Archive for the ‘Travel’ Category

Ch Ch Changes…

If you’re a regular reader of this blog (this is where you nod your head, yes) you may have read my itinerary post way back in January where I laid out a list of countries in Asia I plan to visit on my upcoming RTW trip. Although Asia is still in my plans, I have made a few changes in recent weeks. As I prepare for my trip different factors have come into play, money being one and my Dad’s upcoming 75th birthday being the other. I hate the idea of being half way around the world on his birthday and thoughts of flying home for the weekend to surprise him were squashed when I looked at the price of flights. So, I’ve come up with a compromise, Central & South Americas.

I don’t know why I didn’t think of it before. Living in Canada makes Central and South America very accessible and getting there is cheap! Flying from Calgary to Bangkok will cost $1,600-$2,200 however I can take a bus down to Mexico for $270, travel throughout Central & South Americas, take a bus home to surprise my Dad for his birthday and then fly from L.A. to New Zealand and on to Asia. It’s the perfect plan- okay maybe it’s not “perfect”, but it is better.

So here is my new itinerary…

After arriving in Morelia, MX by bus, I’ll be spending about a month traveling through southern Mexico before moving on to Guatemala, Honduras, El Salvador, Nicaragua, Costa Rica and Panama (I’m not sure about Belize). I’ll then fly to Bogota, Colombia and travel through Peru, Ecuador, Bolivia, Chile, Argentina, Paraguay and Brazil before making my way towards LA to catch a flight to New Zealand.

Depending on my funds at the time, I may spend up to 6 months working and traveling through New Zealand before flying to Asia where my original itinerary still stands. This is an open-ended RTW trip and to date I have roughly 30 countries on my list of places to go. I’ll be spending a lot of time in some countries and only a few weeks in others. But either way I’m going to be embarking on an amazing adventure. Is it August yet?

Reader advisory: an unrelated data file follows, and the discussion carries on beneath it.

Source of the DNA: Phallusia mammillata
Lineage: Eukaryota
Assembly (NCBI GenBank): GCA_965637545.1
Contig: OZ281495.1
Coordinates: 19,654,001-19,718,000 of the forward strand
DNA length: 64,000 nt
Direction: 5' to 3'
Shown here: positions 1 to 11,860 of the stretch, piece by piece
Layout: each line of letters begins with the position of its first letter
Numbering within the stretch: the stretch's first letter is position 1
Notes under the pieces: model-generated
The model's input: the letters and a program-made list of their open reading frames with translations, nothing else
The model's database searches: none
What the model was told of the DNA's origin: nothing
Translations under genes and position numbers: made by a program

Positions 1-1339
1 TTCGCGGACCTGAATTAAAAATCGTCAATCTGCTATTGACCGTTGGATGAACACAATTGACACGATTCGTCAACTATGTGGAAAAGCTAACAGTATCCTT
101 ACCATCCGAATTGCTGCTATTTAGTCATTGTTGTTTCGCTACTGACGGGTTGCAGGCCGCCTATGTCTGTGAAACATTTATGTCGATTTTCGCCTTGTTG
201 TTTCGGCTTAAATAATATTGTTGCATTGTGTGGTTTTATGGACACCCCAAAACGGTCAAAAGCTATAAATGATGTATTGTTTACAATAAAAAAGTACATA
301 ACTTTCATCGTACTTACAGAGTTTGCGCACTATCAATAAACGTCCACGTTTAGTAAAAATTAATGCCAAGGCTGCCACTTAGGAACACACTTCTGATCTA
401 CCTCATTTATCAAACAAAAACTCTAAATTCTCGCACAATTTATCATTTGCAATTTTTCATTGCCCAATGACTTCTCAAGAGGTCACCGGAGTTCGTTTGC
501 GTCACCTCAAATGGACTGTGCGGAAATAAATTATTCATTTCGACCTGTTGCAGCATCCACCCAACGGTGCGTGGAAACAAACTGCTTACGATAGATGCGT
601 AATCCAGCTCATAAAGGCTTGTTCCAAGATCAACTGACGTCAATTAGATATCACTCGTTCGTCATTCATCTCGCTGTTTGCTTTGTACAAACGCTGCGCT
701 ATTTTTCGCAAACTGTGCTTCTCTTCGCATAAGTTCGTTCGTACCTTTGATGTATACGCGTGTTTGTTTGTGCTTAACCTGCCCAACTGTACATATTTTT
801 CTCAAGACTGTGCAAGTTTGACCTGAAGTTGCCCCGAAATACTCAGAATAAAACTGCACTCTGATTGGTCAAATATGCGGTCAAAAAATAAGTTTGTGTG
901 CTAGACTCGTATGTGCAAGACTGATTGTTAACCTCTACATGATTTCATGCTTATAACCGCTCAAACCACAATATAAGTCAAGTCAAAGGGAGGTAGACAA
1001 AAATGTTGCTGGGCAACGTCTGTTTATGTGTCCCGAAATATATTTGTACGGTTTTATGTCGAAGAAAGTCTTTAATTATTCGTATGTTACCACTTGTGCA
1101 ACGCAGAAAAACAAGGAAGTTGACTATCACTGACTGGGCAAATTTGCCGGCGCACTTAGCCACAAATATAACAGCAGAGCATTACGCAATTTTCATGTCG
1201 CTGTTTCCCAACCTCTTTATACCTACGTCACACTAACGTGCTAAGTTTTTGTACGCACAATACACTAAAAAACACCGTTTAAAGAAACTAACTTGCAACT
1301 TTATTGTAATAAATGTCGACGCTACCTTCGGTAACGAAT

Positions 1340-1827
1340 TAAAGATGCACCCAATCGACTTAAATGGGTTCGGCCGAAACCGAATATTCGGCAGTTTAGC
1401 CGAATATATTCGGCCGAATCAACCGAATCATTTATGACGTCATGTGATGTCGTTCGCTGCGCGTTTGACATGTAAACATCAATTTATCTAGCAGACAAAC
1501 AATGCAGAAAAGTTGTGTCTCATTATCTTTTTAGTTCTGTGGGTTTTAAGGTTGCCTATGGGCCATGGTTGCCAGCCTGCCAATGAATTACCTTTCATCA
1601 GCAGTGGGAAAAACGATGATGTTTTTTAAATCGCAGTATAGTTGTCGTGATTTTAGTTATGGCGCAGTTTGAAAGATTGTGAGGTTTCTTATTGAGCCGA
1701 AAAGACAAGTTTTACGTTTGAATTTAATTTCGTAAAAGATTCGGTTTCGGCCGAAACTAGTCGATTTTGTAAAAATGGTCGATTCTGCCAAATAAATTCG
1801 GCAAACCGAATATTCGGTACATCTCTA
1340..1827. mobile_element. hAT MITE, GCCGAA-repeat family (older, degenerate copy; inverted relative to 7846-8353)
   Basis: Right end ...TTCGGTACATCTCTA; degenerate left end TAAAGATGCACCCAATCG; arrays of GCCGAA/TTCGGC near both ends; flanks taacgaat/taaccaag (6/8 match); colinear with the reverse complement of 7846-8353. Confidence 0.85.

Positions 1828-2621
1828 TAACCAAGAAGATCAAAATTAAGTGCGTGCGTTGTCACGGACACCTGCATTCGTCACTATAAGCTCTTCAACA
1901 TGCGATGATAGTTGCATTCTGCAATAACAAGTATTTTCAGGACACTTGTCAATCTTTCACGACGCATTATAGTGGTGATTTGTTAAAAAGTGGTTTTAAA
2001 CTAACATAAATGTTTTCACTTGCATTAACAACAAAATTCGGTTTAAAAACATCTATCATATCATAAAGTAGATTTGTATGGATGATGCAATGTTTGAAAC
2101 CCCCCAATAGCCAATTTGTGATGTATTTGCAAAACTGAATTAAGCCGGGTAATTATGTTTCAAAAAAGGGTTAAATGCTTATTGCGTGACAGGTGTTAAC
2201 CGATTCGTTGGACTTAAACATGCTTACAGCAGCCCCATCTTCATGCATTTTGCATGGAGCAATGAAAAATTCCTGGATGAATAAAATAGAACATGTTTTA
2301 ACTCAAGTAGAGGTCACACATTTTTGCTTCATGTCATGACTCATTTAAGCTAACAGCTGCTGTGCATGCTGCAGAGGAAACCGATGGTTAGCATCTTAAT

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Flamingo in Cayo Coco, Cuba

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Porcupine Hills- one of the many hunting sites in Alberta

Taking in Alberta’s enormous cattle ranches and hector upon hector of cornfields, it’s hard for me to grasp how richly the area is soaked in history. In fact, it never dawned on me at all when I first moved back here in 2003. (I was born in northern Alberta, but my family left when I was just 3.) As it turns out, the province has very strong Native American roots and bragging rights to the largest deposit of dinosaur remains in the world. Discovering these layers of history has become an intriguing way of learning about a world I thought I’d left behind at a very young age. The thrilling Head-Smashed-In Buffalo Jump is just the beginning.

The aboriginal people of the North American Plains were experts in topography and the behaviour of buffalo, and their method of using both for their own survival was ingenious. For nearly 6,000 years, the native people chased the herds of buffalo throughout the Porcupine Hills, southern Alberta and beyond. Why? For food! But catching the ox-like animals, which travel in tight herds led by dominant females, wasn’t easy. Although buffalo have poor eyesight, they have an amazing sense of smell. This made hunting them a challenge; the clever method they developed explains the odd “head-smashed-in” name of the place.

A model of how camps were set-up

“Drive lanes” were decorated with stone cairns, and below the cliffs, camps buzzed with the sounds of boiling pits and the carving of weapons and other tools needed to prepare a buffalo to eat. Once the wind started to blow over the cliffs, towards the basin, it was time. The winds made it virtually impossible for the buffalo to smell the danger ahead, so the North American Plains people skillfully drove them right to the edge of the cliffs – and then off the sides, to their dramatic deaths.

I began my tour of the area with a short walk outside to the very cliff tops where herds of buffalo once met their dramatic endings. The wind up there was insane, and I was the only person out there at the time, which I loved.  After a few minutes of being whipped around by the powerful gusts, I walked back to the interpretative centre to walk through the exhibits. I was taking notes about Napi (more on that later) when Little Leaf, an anthropologist and former teacher, approached me. Within minutes, my experience at Head-Smashed-In-Buffalo Jump shot from a standard museum/art gallery type visit to an enthralling educational experience that lasted more than two hours.

During our time together, Little Leaf was kind enough to share some Blackfoot history he had recorded on a video. If you have some time, take a look. He’s a wonderful storyteller, and I could have listened to him for hours and hours. Before you click play, think of something Little Leaf said to me before filming: when talking about Native Americans “… It is more than feathers and beads”.